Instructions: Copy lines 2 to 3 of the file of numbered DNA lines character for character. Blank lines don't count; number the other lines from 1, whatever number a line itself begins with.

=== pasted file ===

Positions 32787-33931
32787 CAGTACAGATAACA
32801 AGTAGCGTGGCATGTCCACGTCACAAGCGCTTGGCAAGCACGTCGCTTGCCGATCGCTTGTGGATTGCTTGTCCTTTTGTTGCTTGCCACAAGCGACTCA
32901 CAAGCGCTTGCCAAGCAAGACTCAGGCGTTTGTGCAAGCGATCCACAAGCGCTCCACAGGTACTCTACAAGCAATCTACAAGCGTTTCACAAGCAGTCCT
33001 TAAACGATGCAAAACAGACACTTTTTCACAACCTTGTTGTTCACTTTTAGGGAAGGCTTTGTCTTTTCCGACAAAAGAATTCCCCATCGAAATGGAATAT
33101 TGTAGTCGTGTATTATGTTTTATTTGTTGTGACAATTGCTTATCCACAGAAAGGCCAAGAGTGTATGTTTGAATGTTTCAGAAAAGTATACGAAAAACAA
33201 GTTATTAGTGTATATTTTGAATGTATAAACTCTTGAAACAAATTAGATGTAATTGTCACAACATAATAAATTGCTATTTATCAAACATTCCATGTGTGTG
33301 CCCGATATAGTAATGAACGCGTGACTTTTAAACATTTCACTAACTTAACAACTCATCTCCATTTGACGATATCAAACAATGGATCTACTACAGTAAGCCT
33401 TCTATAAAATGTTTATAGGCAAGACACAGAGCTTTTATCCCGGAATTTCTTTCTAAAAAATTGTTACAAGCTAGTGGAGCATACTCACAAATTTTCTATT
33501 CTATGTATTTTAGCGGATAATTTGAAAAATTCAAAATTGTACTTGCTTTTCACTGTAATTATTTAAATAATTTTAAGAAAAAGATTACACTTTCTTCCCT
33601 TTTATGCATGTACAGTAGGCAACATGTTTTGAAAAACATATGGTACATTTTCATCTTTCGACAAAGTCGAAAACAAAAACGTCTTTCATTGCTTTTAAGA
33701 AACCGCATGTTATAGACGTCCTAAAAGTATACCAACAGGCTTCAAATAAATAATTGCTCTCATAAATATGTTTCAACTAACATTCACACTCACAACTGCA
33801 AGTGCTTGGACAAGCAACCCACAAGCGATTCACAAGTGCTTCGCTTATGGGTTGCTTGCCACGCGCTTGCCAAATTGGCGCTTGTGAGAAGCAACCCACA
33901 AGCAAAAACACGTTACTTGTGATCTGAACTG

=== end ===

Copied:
32787 CAGTACAGATAACA
32801 AGTAGCGTGGCATGTCCACGTCACAAGCGCTTGGCAAGCACGTCGCTTGCCGATCGCTTGTGGATTGCTTGTCCTTTTGTTGCTTGCCACAAGCGACTCA